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Refugees and Biopolitics

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Published: Mon, 02 Oct 2017

Refugee: The Victim of Biopolitics

While we acknowledged as citizens of our country are enjoying our basic rights as a human as well as a citizen, have turned a blind eye to those millions of people around the world who are forced to live on the margins of social, political, economical and geographical borders. These people are known as the refugees; people in search of a refuge. They can also be called immigrants or asylum seekers.

Victims of their nation’s political functioning these people are forced to find haven on an alien land. At times, these people (called the ‘Others’) are constructed as a danger to ‘Us’. “Fear of the Other is produced, circulated and capitalized on to achieve political and economic purposes” (Robin). The questions that arise here are as many as why are these refugees treated as the ‘Others’? Aren’t they humans like ‘Us’? Weren’t they born as Man and, as a result, are entitled to be acknowledged with the basic human and citizenship rights? And most importantly, why and how do these people become the victims of biopolitics? This paper is an attempt to find the answers to such questions.

In his book Homo Sacer: Sovereign Power and Bare Life, Italian philosopher Giorgio Agamben has devoted an entire section titled ‘Biopolitics and the Rights of Man’ to describe the suffering of these refugees who are denied even the basic human rights in a new country. Becoming a victim of his fate “the very figure who should have embodied the rights of man par excellence – the refugee – signals instead the concept’s radical crisis” (Agamben 126). The crux of Agamben’s essay is based on Hannah Arendt’s claim that the fates of human rights and the nation-state are linked together, which means that the decline of one also implies the end of the other. This means, that by altering the rights of these people who later become refugees, the nation is leading towards its own decline. “The paradox from which Arendt departs is that the very figure who should have embodied the rights of man par excellence – the refugee – signals instead the concept’s radical crisis” (Agamben 126).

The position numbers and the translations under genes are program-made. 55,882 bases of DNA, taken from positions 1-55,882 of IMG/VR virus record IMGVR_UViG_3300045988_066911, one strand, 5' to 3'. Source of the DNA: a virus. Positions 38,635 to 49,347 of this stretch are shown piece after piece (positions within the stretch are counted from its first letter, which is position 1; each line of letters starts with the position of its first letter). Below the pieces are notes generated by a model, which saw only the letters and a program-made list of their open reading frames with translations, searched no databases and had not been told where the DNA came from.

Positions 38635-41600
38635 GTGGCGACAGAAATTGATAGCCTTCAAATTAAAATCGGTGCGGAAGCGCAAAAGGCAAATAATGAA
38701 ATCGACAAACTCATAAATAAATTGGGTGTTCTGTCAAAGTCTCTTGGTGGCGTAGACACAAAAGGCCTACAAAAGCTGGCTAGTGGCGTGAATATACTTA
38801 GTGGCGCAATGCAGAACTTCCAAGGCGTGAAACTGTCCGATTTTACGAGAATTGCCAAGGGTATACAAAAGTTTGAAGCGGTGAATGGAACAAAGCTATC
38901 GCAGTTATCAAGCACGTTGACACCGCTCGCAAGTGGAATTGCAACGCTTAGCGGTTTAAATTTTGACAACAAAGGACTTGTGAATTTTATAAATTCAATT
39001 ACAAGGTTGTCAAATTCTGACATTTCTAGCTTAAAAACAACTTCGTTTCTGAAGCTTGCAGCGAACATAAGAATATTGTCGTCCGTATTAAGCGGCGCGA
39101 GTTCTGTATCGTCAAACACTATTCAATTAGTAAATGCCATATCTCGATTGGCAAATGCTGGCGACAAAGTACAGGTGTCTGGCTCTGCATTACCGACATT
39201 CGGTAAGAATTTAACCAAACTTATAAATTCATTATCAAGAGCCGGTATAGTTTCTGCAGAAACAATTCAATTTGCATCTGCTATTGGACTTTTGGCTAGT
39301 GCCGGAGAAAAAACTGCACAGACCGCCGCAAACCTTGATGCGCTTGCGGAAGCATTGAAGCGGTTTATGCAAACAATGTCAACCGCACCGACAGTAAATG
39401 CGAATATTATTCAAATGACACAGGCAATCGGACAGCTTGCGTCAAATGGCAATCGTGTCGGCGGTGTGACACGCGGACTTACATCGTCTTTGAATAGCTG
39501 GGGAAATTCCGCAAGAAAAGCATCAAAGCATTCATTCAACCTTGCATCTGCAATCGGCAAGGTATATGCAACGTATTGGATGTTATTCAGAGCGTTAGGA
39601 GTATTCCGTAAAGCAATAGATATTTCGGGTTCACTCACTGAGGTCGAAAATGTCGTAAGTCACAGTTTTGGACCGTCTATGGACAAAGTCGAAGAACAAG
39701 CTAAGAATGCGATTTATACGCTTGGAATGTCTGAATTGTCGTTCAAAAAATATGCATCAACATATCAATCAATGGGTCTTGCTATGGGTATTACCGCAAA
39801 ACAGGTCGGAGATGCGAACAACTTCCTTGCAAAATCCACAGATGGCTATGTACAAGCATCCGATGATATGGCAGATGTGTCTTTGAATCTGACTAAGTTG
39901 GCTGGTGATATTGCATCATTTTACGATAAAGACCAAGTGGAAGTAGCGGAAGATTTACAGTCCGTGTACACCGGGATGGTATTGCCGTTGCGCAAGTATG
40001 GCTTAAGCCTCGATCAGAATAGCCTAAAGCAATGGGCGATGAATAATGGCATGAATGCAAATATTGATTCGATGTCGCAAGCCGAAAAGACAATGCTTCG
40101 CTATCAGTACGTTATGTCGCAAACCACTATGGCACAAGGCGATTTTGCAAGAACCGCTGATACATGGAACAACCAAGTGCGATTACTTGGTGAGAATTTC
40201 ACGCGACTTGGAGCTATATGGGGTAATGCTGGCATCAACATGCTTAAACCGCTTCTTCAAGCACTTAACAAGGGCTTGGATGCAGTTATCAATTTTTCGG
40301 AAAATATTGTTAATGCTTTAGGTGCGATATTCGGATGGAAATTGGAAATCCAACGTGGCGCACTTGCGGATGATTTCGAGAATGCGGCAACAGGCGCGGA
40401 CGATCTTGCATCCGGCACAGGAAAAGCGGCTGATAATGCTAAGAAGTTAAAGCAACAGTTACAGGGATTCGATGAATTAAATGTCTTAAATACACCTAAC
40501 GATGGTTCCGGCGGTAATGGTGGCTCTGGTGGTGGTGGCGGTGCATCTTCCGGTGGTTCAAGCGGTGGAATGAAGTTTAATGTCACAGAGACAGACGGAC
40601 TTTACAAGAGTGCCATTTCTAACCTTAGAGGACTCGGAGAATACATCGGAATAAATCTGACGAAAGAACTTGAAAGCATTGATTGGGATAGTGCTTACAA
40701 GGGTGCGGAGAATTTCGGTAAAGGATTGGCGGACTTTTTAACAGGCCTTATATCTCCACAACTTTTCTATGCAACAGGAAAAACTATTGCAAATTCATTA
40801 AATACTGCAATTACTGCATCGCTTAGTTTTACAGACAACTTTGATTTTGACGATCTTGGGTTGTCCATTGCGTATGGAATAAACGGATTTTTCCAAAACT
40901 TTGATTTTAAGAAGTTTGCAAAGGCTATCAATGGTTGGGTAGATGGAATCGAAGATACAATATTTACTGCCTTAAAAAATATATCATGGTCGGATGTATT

Agamben completely understands the refugees’ condition as it is and that’s why he has titled his book as Homo Sacer. To understand the meaning behind this we need to go back to the Roman antiquity, where the cancellation of a citizen’s rights by the sovereign produced the threshold figure of homo sacer, the sacred man who can be killed by anyone as he has no rights but can’t be sacrificed because the act of sacrifice can only be done within the legal context of the city from which homo sacer has been banished, as can be seen in the case of refugees from Rwanda (Agamben 133). “He is an outlawed citizen, the exception to the law, and yet he is still subject to the penalty of death and therefore still included, in the very act of exclusion, within the law” (Downey). Homo sacer blurs the line between an outlaw and a citizen and, hence aptly portrays the figure of Agamben’s refugees.